SAULI NIINISTÖ, President of Finland, voiced strong support for multilateral cooperation while warning that there is reason to be worried for all those who believe in its benefits. The international system is visibly under pressure and its capability and credibility are being questioned. Countries can no longer take the international rules-based order for granted. “It is our common responsibility to actively defend and develop it,” he said, describing the United Nations as the core of that system and urging its Member States to show their will to act together — “not past each other”.
While expressing support for the Secretary-General’s reform agenda, aimed at ensuring that the United Nations of the future is more transparent, accountable and efficient, he underscored that the Organization must practice what it preaches for it to be credible. Any case of sexual exploitation among the United Nations own ranks is one case too many. In addition, many of today’s global challenges cross the boundaries between the pillars of peace and security, human rights and development, and many of the Organization’s recent achievements — including the 2030 Agenda, the Paris Agreement on climate change and the Global Compacts on Migration and Refugees — reflect that interlinked nature. However, more action is still needed on those issues, including efforts to ensure that global temperature rise is kept to well below 2°C.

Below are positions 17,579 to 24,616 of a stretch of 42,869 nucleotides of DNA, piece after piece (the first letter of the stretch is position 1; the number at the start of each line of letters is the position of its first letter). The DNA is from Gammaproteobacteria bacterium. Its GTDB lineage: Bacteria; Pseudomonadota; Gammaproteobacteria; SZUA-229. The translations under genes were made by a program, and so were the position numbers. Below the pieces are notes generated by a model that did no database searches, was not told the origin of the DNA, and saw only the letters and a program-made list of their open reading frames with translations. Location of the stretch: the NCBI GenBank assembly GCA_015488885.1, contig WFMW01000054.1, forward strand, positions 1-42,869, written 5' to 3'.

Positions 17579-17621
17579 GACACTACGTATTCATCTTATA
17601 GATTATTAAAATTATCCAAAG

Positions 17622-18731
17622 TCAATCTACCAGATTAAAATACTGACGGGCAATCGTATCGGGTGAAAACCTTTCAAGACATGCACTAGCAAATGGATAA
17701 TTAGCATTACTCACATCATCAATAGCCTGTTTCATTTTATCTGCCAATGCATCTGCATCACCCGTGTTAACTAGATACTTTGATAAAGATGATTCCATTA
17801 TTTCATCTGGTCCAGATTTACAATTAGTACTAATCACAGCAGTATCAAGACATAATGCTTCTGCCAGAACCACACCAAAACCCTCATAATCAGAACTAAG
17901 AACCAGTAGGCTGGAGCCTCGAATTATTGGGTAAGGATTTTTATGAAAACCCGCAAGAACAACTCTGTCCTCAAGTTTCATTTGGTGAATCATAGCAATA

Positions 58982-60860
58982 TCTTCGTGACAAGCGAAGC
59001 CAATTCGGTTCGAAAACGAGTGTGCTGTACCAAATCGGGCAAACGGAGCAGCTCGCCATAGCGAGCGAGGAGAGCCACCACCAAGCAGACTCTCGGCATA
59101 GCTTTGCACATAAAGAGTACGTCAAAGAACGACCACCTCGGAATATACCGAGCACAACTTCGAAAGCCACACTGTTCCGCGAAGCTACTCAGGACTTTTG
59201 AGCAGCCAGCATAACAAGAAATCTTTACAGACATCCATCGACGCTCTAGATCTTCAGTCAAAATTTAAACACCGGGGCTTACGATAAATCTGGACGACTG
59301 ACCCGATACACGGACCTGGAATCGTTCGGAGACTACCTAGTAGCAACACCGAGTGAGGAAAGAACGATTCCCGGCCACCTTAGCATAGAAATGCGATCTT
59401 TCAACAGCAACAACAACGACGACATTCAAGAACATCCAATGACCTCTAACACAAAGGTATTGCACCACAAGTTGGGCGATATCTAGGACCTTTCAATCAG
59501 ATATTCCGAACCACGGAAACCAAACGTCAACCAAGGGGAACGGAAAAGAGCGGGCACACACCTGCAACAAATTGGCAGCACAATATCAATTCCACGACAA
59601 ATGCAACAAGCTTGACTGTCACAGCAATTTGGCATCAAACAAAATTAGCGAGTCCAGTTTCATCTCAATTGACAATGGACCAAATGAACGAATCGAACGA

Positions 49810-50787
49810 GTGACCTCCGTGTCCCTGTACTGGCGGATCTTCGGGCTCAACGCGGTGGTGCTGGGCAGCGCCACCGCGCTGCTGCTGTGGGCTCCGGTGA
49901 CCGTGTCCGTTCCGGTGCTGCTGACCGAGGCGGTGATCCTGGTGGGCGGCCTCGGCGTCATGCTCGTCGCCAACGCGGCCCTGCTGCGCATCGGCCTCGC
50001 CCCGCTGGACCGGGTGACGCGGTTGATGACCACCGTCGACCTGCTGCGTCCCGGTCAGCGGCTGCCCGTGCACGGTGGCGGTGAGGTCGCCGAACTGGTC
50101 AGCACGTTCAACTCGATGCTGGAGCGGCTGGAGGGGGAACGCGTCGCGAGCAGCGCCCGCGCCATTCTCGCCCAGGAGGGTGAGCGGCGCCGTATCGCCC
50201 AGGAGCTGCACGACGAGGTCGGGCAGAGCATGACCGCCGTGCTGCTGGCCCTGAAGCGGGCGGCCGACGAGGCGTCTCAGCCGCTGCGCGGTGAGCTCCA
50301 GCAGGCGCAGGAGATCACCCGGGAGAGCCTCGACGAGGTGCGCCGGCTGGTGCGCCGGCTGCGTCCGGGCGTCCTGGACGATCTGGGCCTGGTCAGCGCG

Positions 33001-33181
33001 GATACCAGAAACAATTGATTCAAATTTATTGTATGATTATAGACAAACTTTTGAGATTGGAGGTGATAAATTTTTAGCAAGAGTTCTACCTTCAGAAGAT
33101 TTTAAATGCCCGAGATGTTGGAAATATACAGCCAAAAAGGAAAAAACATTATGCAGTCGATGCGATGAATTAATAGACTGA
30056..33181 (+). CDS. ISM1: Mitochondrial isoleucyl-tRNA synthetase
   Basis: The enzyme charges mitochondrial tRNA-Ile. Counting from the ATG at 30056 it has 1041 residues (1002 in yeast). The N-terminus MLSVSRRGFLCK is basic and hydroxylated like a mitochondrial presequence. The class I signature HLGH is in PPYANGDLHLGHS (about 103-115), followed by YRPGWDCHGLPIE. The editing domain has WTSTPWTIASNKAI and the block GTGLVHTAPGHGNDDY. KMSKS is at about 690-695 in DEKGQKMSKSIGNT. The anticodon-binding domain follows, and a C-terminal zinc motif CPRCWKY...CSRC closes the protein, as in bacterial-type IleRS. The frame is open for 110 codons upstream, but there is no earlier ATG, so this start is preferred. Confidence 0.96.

“In the North, we are witnessing how the Arctic region is warming at an alarming pace,” he said, emphasizing that the challenge was not just a regional one but also a threat to the entire global climate system. Left unchecked, climate change will also lead to a further increase in migration flows, adding to the 65 million people who are already displaced.
Full-scale wars, conflicts of varying intensity and breaches of international law continue, he said. Urging the international community to remain persistent in their effort to resolve such conflicts, he nevertheless spotlighted positive developments including a genuine dialogue between the Democratic People’s Republic of Korea and the international community, bringing momentum towards a peaceful Korean Peninsula. “A successful outcome in that region could set a powerful example for non-proliferation and disarmament elsewhere, too.”
Turning to peacekeeping, he said the relevance of United Nations blue helmets remains beyond doubt. However, they also need to adapt to changing realities, he said, expressing support for the Secretary-General’s Action for Peacekeeping initiative to make United Nations peacekeeping more effective. While mediation is a valuable conflict prevention tool, peace and security, human rights and development are not sustainable without the participation of women and youth. “Female voices and young voices must be heard and acted upon,” he stressed, highlighting the work of the Nordic network of women mediators and its support for related global campaigns such as the United Nations Entity for Gender Equality and the Empowerment of Women’s (UN-Women) HeForShe initiative.